After a disastrous third quarter of 2012 featuring extremely low factory utilization rates across the entire photovoltaic (PV) supply chain, a surge in demand was seen in the final quarter of the year for PV modules.
A new PV module shipment record of 11 gigawatts (GW) was reached in the fourth quarter according to the IHS Solar Integrated Market Tracker from information and analytics provider IHS (NYSE: IHS).
Despite this positive sign the situation of the global PV industry remains critical and a substantial recovery of the supply-demand balance is not expected to occur before the second half of 2013.
PV markets rebound sharply in the fourth quarter of 2012
The third quarter of 2012 dealt another blow to the global photovoltaic industry. After a relatively strong second quarter resulting in global installations of 7.8 GW, markets softened again. “Installations in the third quarter amounted to just 7.5 GW. Wholesalers, EPCs, and PV suppliers were forced to carefully control their inventory levels due to falling prices and low shipment levels and production cuts were the consequence,” commented Principal Analyst Stefan de Haan. In the third quarter of 2012, average module capacity utilization fell to 49 percent, cell capacity utilization to 56 percent, wafer capacity utilization to a record-low 55 percent, and polysilicon capacity utilization to 63 percent. In parallel, prices continued their slide in the third quarter of 2012 resulting in module industry revenues of only $6.0 billion—the lowest value since the second quarter of 2009. These difficult conditions were reflected in an increasing number of suppliers exiting the market.
“In the fourth quarter of 2012 global PV markets rebounded sharply. Very strong demand from Asia, with the surge driven largely by China and Japan, helped to compensate for sluggish demand in Europe. IHS estimates that global PV installations were 10.1 GW in the fourth quarter of 2012. In particular leading Chinese module suppliers benefited from the uptick in demand and shipped much more than previously expected,” explained de Haan. In total, 11.0 GW of global module shipments are estimated for the fourth quarter of 2012 – a new record for the industry. As anticipated by IHS, average market pricing for crystalline modules declined to $0.65 per watt at the end of 2012, down from $0.70 at the end of September. Importantly, however, the price decline lost momentum in the course of the fourth quarter. Towards the end of the year some module prices even increased. Record-level shipments paired with stabilizing prices drove a profound recovery of revenues. According to the IHS Solar Integrated Market Tracker, fourth quarter 2012 module revenues grew by a stunning 42 percent quarter-over-quarter, reaching $8.5 billion.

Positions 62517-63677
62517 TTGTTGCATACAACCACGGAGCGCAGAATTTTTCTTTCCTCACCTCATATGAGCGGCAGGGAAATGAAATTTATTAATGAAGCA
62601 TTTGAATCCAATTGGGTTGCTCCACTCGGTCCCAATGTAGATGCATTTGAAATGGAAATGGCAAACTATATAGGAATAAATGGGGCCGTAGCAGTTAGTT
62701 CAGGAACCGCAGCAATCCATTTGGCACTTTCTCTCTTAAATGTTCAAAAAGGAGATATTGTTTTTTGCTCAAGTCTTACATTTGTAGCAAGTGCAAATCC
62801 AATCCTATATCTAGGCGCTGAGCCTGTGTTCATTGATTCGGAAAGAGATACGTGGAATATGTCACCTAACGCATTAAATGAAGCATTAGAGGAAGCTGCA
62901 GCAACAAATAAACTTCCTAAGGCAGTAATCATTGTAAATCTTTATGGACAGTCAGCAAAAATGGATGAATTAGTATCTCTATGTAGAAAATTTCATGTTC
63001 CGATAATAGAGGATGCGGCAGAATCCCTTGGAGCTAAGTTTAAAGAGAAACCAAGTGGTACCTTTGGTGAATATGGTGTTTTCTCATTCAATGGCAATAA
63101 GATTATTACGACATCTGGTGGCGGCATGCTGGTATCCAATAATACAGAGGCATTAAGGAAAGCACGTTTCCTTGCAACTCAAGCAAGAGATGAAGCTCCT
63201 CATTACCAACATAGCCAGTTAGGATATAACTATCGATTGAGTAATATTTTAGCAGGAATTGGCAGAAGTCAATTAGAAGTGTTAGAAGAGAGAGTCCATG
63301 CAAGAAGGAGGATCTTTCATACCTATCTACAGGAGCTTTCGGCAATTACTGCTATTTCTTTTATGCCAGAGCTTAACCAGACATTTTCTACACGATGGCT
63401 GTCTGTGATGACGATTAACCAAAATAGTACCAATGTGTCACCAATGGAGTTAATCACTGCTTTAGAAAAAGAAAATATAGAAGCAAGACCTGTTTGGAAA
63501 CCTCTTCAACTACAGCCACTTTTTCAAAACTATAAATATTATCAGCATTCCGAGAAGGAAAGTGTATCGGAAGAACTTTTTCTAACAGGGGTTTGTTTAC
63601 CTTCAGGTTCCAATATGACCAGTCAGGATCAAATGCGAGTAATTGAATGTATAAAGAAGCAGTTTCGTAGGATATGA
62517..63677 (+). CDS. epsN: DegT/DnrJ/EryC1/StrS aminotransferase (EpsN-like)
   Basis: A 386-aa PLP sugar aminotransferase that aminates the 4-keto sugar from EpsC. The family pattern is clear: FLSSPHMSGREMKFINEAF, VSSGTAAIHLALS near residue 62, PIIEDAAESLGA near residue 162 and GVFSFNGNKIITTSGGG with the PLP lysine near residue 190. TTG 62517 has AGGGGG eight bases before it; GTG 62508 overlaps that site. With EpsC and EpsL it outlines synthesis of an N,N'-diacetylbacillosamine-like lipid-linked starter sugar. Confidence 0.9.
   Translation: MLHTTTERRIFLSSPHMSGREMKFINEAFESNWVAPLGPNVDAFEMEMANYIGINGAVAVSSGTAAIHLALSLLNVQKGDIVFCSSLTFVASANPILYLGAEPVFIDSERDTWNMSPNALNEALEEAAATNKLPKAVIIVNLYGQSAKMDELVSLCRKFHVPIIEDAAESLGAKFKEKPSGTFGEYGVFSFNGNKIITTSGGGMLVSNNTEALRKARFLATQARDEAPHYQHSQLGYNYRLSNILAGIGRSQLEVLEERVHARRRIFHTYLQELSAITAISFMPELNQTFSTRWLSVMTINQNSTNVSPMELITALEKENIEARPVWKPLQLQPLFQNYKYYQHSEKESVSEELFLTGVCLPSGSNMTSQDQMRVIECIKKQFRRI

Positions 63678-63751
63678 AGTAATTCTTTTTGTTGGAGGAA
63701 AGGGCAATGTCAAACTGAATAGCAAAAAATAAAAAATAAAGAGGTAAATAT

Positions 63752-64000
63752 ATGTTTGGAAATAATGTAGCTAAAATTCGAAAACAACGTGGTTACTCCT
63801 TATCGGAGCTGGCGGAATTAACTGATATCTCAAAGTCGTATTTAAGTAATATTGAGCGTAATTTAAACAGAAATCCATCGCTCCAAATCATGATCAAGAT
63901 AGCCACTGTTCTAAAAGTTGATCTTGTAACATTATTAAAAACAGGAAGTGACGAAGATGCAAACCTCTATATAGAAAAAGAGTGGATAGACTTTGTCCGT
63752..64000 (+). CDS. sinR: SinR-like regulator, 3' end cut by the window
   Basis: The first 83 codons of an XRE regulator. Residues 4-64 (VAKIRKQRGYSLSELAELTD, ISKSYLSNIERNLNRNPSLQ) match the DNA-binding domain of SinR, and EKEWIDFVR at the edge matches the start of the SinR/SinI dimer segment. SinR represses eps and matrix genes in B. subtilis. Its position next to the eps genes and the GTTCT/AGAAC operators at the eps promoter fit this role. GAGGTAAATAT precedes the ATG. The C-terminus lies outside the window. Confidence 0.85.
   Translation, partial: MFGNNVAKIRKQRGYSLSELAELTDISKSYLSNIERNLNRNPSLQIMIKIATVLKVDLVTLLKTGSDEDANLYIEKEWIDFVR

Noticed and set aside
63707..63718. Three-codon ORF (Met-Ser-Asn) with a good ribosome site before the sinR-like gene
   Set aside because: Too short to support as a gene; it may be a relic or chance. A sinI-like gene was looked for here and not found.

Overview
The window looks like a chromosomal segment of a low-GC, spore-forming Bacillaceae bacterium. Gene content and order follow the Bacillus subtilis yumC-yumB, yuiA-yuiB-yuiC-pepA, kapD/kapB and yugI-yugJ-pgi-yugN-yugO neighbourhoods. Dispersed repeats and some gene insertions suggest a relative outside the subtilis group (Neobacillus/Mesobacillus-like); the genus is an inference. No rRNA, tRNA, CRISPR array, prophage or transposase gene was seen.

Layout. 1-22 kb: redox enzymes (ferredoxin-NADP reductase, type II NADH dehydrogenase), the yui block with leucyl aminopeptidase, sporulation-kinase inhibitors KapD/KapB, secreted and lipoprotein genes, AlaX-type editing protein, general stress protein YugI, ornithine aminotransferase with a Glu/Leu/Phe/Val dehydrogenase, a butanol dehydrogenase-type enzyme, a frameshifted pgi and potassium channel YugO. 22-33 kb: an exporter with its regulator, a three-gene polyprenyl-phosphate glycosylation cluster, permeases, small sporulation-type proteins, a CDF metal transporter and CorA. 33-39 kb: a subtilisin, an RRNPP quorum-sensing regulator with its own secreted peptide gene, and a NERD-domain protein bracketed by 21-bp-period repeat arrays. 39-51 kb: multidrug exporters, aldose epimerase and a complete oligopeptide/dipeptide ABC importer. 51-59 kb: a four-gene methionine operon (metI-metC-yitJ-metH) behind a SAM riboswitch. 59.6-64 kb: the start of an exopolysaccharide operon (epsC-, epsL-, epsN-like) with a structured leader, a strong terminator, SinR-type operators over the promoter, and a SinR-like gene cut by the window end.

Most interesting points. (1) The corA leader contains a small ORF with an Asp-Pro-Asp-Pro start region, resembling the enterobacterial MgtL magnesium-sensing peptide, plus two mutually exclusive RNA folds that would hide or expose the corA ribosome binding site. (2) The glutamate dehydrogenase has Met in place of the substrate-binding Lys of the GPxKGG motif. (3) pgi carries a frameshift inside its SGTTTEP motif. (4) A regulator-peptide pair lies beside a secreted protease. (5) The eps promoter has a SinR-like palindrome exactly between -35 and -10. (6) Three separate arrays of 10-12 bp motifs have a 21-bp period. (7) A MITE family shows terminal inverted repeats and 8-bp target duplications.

Suppliers will experience seasonal weakness in the first quarter of 2013
In the first quarter of 2013 suppliers are predicted to experience the usual seasonal weakness of global solar markets. Global PV installations are forecast to drop to 6.7 GW in this quarter. As a result upstream shipments and revenues will temporarily come under pressure again. With prices forecast to decrease by another 4 -5 percent in the first quarter of 2013 (compared to the fourth quarter of 2012), module revenues will fall back to the critical levels of the third quarter of 2012—or even below. This will force more suppliers to review their business models and eventually leave the solar market.
2013 will be the year of the turnaround
After a tough first quarter, a substantial increase in global demand is forecast to drive increasing revenues and stabilizing prices in the second half of 2013. IHS forecasts 35 GW of global installations in 2013, up 10 percent over 2012. Although this level of growth is lower than previous years, it will drive a continuous improvement of shipments and revenues in the polysilicon to module supply chain throughout 2013. Recent positive signals from authorities in several key markets like China and France raise hopes for the recovery of the PV industry to happen even faster. “Whilst it’s too early to give the all-clear for the PV supplier industry, there is increasing indication that the year 2013 will mark the turnaround,” concluded de Haan.